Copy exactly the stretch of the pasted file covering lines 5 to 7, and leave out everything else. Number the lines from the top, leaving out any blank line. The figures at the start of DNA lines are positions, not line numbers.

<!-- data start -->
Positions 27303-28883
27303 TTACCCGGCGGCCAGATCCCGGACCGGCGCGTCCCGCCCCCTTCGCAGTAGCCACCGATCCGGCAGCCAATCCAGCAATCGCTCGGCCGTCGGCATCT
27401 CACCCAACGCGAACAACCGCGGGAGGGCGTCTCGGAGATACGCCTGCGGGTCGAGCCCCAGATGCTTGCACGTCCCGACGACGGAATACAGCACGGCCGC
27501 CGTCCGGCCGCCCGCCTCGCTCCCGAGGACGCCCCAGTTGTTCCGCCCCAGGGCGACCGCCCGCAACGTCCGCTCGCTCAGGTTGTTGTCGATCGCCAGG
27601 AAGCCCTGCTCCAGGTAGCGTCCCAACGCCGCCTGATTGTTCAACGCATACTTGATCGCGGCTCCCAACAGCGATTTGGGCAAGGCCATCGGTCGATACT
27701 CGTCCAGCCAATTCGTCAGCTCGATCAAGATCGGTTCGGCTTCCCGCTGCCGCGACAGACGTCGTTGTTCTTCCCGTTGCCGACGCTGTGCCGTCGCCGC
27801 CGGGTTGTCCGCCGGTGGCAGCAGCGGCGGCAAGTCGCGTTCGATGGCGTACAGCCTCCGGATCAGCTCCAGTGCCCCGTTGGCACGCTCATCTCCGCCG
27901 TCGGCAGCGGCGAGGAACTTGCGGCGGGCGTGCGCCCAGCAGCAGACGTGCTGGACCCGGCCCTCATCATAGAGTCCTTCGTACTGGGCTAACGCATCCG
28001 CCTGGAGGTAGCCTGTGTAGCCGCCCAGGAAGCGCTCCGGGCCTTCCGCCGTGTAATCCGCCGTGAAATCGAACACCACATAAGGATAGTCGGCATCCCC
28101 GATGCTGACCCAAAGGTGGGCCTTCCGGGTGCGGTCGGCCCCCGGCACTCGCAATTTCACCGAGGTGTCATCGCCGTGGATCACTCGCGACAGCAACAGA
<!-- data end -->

27601 AAGCCCTGCTCCAGGTAGCGTCCCAACGCCGCCTGATTGTTCAACGCATACTTGATCGCGGCTCCCAACAGCGATTTGGGCAAGGCCATCGGTCGATACT
27701 CGTCCAGCCAATTCGTCAGCTCGATCAAGATCGGTTCGGCTTCCCGCTGCCGCGACAGACGTCGTTGTTCTTCCCGTTGCCGACGCTGTGCCGTCGCCGC
27801 CGGGTTGTCCGCCGGTGGCAGCAGCGGCGGCAAGTCGCGTTCGATGGCGTACAGCCTCCGGATCAGCTCCAGTGCCCCGTTGGCACGCTCATCTCCGCCG